“We shouldn’t be running trains that are 150 car lengths long,” one employee stated, emphasizing the need for limitations on train size. The train’s weight distribution was reportedly uniform, with a mid-train locomotive managing dynamic forces to reduce mechanical issues. However, employees described a system stretched to its limits, with exhausted workers, drastically cut inspection times, and no regulations on train size.

Impact of Precision Schedule Railroading (PSR)

The incident has brought attention to Precision Schedule Railroading (PSR), a strategy adopted by Norfolk Southern in 2019 to increase efficiency and reduce costs. A Government Accountability Office report indicated that PSR led to longer trains and a 28% staff decrease among the nation’s seven largest freight railroads.

Jared Cassity, the national legislative director for one of the unions representing Norfolk Southern workers, pointed out that PSR resulted in fewer and shorter inspections of train cars. “There’s a good chance the car that derailed had not been properly inspected for some time,” Cassity said, warning that without changes, similar incidents are likely to recur.

NTSB Recommendations and Future Changes

The NTSB recommended that the Federal Railroad Administration establish rules for responding to bearing failure alarms. Although NTSB recommendations are not binding, congressional action may follow due to increased attention to rail safety. Last year, a bipartisan group of lawmakers proposed reforms, including two-person crews and inspection standards, but the bill stalled in the Senate. Federal regulators have urged railroads to adopt safety changes, such as using an anonymous hotline for reporting concerns.

Company and Industry Responses

Norfolk Southern CEO Alan Shaw pledged over $100 million in aid to East Palestine residents and hired a nuclear industry consultant for safety recommendations. Critics, however, argue that the company has been content with minimal safety measures. Following the derailment, major freight railroads committed to enhancing safety by adding trackside sensors and improving data analysis. The Association of American Railroads will review the NTSB report for further safety improvements.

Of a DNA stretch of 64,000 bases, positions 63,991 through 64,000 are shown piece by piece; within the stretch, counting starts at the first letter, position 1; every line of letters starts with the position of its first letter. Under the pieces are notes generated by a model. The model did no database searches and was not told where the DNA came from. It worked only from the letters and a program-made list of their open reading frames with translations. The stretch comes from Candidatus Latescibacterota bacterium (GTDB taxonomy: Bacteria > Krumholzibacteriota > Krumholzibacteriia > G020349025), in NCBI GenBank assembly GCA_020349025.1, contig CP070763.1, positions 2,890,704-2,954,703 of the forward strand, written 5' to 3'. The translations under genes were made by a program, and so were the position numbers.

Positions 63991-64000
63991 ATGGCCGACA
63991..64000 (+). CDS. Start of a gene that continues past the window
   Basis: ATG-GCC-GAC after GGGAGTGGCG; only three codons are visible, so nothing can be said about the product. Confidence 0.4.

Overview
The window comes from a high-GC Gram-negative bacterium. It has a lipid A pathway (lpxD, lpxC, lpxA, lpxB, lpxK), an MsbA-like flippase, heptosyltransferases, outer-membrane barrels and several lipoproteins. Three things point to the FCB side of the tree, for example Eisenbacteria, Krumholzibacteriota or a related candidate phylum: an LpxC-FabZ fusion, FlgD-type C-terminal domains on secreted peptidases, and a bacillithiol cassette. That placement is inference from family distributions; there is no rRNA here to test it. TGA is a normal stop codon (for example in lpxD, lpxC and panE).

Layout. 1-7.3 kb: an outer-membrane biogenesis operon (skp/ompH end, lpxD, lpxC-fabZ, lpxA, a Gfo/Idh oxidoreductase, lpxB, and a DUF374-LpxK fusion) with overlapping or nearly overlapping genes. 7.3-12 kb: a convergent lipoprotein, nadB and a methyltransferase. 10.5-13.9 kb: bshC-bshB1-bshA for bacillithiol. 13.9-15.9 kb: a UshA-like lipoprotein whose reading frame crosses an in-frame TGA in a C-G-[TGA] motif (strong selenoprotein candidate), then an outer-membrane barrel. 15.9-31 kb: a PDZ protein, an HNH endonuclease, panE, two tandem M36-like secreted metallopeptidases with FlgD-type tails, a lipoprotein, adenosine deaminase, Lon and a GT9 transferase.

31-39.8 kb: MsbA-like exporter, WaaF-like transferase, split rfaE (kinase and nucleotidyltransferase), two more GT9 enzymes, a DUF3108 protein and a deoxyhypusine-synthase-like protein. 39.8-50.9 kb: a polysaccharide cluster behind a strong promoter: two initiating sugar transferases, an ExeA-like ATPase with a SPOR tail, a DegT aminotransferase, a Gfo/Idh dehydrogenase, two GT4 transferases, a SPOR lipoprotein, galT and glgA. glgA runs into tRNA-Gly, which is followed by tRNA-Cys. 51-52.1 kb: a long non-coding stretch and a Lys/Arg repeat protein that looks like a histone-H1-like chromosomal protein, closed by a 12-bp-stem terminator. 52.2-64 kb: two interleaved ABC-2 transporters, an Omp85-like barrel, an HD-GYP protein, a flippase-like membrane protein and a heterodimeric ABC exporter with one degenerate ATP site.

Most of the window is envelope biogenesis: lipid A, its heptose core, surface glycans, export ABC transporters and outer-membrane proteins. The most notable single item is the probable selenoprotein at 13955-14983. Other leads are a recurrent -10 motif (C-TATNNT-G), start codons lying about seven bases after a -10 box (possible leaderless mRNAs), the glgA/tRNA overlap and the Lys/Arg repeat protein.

The Controversial Vent-and-Burn Operation

Homendy informed Congress that the controversial vent-and-burn operation was unnecessary, as OxyVinyls experts testified that no dangerous chemical reaction was occurring. Nonetheless, Ohio’s governor and first responders believed an explosion was imminent based on the available information.

Picture of the controlled burn following derailment. Photo from @MrCrackin_ via X

Norfolk Southern recently announced it would lead an industrywide review of vent-and-burn decision-making as part of a federal settlement. A new federal rule now requires railroads to inform first responders about train contents immediately after a derailment, with the industry stating that over two million first responders can access this information via the AskRail app.

Toward a Safer Future

The NTSB hearings underscored the critical need for improved rail safety measures and regulatory reforms. The Norfolk Southern derailment has highlighted the dangers posed by overly long and heavy trains, insufficient inspection protocols, and the implications of Precision Schedule Railroading. As the investigation continues, the focus will remain on implementing the NTSB’s recommendations to prevent such incidents in the future and ensure the safety and well-being of communities like East Palestine.